John Wharton Lowe
Transnationalism and Global Studies have exploded old notions of artificial cultural boundaries, opening to view the myriad cross currents between the U.S. South and the Caribbean. Thus, the literature produced by the wider region of the circumCaribbean can be considered to reflect this interplay and as an alternative history to chronicles bounded by nationalism. While the age of contact and contest, the Haitian Revolution, and the U.S.–Mexican War were early focal points for interchange, the mutual influences of cultures have been dynamic, ongoing, and intricately connected to immigration, diaspora, racial conflict and mixing, and the creation of new forms of cultural expression. Nowhere is this dynamic more evident than in the literature of the circumCaribbean, especially in the new forms it has taken over the past fifty years.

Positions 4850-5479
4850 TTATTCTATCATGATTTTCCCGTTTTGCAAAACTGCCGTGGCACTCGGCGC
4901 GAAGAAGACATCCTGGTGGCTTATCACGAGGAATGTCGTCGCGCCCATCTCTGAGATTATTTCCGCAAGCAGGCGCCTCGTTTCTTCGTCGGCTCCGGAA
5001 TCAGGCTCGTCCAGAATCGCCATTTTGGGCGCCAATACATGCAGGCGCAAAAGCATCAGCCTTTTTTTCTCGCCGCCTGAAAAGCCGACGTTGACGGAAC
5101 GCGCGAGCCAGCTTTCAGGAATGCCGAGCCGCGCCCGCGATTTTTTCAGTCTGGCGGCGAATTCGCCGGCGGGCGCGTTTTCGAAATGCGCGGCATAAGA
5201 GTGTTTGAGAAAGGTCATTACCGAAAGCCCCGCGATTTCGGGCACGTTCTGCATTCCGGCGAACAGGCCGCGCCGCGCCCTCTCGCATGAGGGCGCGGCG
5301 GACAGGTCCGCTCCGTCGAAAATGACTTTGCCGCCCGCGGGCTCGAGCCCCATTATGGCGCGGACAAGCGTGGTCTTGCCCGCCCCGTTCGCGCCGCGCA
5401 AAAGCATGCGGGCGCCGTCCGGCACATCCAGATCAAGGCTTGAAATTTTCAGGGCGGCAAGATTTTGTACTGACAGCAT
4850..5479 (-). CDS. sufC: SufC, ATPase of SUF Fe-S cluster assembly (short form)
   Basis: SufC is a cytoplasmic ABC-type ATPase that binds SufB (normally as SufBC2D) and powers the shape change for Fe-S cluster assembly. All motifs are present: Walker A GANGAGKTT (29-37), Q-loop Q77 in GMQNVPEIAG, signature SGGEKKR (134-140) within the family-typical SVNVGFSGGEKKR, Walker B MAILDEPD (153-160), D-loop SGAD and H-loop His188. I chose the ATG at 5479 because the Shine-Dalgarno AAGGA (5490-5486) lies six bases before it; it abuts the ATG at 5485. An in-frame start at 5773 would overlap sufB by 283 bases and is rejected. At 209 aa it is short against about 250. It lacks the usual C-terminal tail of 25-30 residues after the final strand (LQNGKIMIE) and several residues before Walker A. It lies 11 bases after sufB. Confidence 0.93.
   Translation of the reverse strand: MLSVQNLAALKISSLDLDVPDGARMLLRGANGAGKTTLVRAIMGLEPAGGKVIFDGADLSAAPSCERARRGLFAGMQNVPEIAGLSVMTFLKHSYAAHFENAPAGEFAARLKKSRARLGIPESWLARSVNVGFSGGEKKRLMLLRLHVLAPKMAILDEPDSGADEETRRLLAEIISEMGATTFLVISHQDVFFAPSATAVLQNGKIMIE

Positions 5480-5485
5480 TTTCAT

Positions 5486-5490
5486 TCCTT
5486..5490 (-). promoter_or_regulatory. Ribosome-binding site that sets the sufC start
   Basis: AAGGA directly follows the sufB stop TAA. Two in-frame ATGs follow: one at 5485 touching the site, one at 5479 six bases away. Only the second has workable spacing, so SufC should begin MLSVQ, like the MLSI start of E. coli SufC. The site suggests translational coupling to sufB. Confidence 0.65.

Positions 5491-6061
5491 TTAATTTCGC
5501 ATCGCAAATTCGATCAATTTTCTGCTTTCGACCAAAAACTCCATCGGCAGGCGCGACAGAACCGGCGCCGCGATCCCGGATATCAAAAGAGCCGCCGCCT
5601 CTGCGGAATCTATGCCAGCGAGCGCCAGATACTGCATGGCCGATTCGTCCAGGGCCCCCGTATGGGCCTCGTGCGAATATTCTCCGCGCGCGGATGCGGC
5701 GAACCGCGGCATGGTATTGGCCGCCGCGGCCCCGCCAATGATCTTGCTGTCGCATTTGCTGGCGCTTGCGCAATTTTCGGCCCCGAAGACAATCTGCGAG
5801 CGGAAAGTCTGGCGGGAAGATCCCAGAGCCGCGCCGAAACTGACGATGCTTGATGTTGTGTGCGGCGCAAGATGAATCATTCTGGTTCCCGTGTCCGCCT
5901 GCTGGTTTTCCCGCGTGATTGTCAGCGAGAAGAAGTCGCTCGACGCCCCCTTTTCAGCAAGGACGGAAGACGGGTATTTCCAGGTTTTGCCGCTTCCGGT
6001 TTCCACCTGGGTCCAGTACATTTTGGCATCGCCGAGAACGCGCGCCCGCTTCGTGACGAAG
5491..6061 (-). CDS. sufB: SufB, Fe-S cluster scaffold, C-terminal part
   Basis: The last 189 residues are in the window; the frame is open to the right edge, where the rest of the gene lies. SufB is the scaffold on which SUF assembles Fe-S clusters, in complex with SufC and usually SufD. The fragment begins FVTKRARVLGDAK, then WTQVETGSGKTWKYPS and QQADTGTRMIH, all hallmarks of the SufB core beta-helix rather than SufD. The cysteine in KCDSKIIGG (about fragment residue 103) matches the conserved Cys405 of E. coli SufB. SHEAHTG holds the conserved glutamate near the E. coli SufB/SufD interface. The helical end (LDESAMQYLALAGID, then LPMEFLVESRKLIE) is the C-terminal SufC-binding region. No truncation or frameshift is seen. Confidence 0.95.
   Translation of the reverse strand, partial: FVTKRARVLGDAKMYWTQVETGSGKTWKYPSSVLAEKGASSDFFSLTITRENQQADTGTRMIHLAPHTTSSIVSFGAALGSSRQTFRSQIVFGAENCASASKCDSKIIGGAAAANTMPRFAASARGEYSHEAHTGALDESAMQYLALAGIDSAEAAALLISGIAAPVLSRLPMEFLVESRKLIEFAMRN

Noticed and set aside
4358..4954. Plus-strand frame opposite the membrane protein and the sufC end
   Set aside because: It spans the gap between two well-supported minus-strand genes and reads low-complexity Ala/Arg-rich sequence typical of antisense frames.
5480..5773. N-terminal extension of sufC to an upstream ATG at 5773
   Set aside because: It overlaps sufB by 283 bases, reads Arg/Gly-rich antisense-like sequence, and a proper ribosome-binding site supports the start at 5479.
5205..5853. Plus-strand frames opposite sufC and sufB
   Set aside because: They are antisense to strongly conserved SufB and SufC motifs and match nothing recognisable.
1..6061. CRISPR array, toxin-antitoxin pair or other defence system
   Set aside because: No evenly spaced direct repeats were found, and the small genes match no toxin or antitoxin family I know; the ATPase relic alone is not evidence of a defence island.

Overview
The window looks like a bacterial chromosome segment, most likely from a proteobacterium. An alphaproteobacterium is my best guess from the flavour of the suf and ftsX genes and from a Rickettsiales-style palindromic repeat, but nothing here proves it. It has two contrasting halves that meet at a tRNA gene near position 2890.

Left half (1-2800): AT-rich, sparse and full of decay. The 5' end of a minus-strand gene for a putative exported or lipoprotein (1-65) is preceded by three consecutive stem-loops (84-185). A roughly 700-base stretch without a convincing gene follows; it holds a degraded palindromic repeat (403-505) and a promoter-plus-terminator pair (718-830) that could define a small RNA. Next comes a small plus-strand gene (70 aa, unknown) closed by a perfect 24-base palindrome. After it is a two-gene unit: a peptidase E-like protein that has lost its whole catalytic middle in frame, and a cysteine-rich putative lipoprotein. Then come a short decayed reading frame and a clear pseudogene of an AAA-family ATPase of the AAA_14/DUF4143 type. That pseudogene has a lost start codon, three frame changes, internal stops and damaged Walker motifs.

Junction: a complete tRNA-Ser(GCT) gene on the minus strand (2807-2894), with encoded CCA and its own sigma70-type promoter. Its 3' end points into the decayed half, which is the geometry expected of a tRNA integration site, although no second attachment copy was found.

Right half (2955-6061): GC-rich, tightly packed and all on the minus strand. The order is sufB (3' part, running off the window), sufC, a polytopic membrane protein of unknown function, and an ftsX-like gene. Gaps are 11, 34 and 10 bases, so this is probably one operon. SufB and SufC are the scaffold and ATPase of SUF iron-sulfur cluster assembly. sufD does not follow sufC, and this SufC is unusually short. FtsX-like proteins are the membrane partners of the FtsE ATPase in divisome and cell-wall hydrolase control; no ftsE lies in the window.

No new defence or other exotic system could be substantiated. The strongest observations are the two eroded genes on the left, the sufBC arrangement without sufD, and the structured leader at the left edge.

Rita Indiana Hernández (b. June 11, 1977, Santo Domingo, Dominican Republic) is a Dominican writer, musician, and performer. In addition to her popularity as a singer-songwriter, she is widely regarded as one of the most important Dominican authors of her generation. Her literary career began in the 1990s with short works included in zines such as Vetas. By 2001, she had self-published three books: two collections of short stories—Rumiantes (1998) and Ciencia succión (2001)—and one novella, La estrategia de Chochueca (2000). A second novel, Papi, followed in 2005. About that time, she began experimenting with musical and visual projects as part of different performance groups, such as Casifull and Miti Miti. In 2009, she was the youngest Dominican author to be honored in the Santo Domingo Book Fair, where she was also booked as a musical performer. Her popularity as a musician grew even more after the 2010 release of the album El juidero, recorded with her band Rita Indiana y los Misterios. She subsequently published two more novels, Nombres y animales (2013) and La mucama de Omicunlé (2015). Scholarly interest in her writing and her music has centered on the way they give voice to contemporary subjectivities and put forth imaginaries of citizenship, social relationships, and belonging that depart from institutionalized discourses of identity. Rita Indiana has stated on various occasions that she sees her literary projects and her musical projects as intertwined endeavors. This is evident not just in the thematic unity between them but also in the aesthetic strategies she uses. In her work, she references mass media, Dominican popular cultural production, and global youth cultures to highlight the interplay between the local and the global in the postmodern Caribbean. Rita Indiana also explores issues pertaining to the intersections of race, gender, sexuality, class, and migratory status. Since approximately the middle of the 2000s, Rita Indiana’s work has been embraced increasingly by critics. She was also named one of the one hundred most influential Latino/a personalities by the Spanish newspaper El País.